Mr. Trump had sharply reduced the size of both national monuments at the urging of ranchers and many Republican leaders, opening them to mining, drilling and development. At the time, it was the largest rollback of federal land protection in the nation’s history.

I’m pretty sure Biden will assent; so far, his efforts on the environment have been excellent.

BIG MOUSE PLAGUE DOWN UNDER! As the Washington Post reports, agricultural areas in Southern Australia are overrun with millions of mice, ruining the crops and costing farmers millions. They also carry diseases that can infect humans and die in the walls of houses, making an unbelievable stench. NOTE: if you like mice, don’t look at the pictures! One below just shows the density of the rodents. (h/t Randy)

Photo credit not given at the WaPo

Jump for Joe: You java drinkers should take heart, for a new piece in the NYT gives us good news, “The health benefits of coffee.” Coffee is no longer bad for you! And the benefits are many; here’s an excerpt:

The latest assessments of the health effects of coffee and caffeine, its main active ingredient, are reassuring indeed. Their consumption has been linked to a reduced risk of all kinds of ailments, including Parkinson’s disease, heart disease, Type 2 diabetes, gallstones, depression, suicide, cirrhosis, liver cancer, melanoma and prostate cancer.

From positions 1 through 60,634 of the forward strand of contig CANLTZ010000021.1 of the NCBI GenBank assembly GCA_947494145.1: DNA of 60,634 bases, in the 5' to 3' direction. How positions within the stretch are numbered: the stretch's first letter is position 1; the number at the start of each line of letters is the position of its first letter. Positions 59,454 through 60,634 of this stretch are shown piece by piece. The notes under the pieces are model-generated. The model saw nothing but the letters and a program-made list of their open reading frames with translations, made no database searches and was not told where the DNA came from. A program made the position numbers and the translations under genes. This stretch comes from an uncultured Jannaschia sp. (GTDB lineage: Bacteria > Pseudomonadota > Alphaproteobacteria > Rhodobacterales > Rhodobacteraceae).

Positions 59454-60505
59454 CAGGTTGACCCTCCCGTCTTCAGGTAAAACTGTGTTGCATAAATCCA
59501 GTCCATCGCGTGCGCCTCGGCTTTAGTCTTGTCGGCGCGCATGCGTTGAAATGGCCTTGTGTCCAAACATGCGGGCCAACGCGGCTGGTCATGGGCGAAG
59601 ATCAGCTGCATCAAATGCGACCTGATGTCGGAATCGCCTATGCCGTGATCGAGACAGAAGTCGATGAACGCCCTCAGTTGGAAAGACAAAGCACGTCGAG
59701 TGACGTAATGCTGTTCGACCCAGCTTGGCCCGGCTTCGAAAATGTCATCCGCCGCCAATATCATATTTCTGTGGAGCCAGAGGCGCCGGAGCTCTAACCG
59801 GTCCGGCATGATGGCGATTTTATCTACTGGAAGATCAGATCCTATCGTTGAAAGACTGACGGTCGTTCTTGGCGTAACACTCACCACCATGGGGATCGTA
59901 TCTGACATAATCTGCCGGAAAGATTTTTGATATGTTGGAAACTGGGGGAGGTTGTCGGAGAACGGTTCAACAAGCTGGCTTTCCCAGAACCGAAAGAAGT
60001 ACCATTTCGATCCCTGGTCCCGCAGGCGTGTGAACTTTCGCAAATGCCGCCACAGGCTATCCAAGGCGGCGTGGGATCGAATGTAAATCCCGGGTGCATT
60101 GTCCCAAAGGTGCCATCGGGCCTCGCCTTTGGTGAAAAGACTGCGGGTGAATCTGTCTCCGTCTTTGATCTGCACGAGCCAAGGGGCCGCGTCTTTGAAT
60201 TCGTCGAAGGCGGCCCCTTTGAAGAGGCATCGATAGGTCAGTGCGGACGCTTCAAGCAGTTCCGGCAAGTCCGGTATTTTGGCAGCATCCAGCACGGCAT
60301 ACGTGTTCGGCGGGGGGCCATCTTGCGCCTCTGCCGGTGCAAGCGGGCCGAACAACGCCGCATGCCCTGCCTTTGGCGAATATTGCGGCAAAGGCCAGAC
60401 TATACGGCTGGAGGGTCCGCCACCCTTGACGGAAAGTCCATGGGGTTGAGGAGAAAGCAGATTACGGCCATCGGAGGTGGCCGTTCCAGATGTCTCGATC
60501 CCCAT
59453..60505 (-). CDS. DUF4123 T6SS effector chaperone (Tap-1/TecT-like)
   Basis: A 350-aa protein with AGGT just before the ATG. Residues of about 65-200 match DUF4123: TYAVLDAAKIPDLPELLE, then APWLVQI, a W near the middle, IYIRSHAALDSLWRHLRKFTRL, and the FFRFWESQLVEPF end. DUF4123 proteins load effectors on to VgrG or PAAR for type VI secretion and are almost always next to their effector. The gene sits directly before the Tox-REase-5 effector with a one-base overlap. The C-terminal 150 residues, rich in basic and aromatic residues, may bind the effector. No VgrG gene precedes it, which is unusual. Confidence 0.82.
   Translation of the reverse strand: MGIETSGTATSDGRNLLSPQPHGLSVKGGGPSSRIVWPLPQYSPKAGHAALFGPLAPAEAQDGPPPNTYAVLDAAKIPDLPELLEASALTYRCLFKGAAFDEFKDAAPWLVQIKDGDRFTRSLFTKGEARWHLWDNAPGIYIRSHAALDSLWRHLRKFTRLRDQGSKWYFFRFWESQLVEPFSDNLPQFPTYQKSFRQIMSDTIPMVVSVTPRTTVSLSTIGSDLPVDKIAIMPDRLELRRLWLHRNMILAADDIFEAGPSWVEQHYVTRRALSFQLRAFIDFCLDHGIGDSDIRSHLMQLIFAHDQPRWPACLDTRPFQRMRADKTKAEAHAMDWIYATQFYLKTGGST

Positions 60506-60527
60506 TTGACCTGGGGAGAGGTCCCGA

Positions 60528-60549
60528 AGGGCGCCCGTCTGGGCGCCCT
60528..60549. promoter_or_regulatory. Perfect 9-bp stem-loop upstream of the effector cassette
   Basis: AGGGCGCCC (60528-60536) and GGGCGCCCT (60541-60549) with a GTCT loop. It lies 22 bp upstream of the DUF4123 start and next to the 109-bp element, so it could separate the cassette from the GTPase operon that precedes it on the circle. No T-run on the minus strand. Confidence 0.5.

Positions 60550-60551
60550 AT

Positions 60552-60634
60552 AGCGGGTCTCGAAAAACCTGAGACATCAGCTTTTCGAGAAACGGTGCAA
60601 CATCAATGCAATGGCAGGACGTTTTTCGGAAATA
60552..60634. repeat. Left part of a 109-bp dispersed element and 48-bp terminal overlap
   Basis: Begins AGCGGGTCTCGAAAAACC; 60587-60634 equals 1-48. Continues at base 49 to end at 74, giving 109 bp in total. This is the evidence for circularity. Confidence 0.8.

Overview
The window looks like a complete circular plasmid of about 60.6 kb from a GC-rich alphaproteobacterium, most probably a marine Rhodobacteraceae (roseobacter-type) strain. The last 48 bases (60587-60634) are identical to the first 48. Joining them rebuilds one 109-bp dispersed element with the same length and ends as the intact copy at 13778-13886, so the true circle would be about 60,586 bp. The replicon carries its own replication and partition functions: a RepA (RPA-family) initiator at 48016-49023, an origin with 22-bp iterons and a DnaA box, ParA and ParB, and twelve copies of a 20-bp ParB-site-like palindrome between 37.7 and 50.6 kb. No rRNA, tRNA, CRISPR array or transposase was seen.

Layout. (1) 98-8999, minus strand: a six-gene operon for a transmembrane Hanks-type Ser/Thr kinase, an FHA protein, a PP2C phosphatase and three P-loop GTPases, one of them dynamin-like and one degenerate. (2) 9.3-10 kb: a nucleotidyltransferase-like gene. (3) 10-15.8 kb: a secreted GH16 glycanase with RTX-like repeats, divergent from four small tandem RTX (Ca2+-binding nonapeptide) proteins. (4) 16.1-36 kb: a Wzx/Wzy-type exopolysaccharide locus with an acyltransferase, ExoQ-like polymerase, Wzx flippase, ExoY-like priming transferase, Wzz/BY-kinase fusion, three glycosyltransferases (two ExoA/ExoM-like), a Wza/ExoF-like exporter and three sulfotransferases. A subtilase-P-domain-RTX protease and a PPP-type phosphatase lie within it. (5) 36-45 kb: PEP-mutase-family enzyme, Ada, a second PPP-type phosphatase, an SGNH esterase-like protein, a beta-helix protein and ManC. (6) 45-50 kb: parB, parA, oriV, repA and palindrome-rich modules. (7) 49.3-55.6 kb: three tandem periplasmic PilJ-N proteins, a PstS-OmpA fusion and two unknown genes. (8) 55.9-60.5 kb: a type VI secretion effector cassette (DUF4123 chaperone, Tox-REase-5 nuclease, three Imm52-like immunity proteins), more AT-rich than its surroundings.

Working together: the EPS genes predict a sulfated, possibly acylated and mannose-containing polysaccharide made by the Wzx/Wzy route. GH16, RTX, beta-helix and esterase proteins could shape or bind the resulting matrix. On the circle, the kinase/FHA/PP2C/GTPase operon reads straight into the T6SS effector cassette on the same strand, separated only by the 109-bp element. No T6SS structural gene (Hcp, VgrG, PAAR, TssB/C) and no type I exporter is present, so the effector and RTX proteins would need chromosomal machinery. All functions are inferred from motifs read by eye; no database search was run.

In fact, in numerous studies conducted throughout the world, consuming four or five eight-ounce cups of coffee (or about 400 milligrams of caffeine) a day has been associated with reduced death rates. In a study of more than 200,000 participants followed for up to 30 years, those who drank three to five cups of coffee a day, with or without caffeine, were 15 percent less likely to die early from all causes than were people who shunned coffee. Perhaps most dramatic was a 50 percent reduction in the risk of suicide among both men and women who were moderate coffee drinkers, perhaps by boosting production of brain chemicals that have antidepressant effects.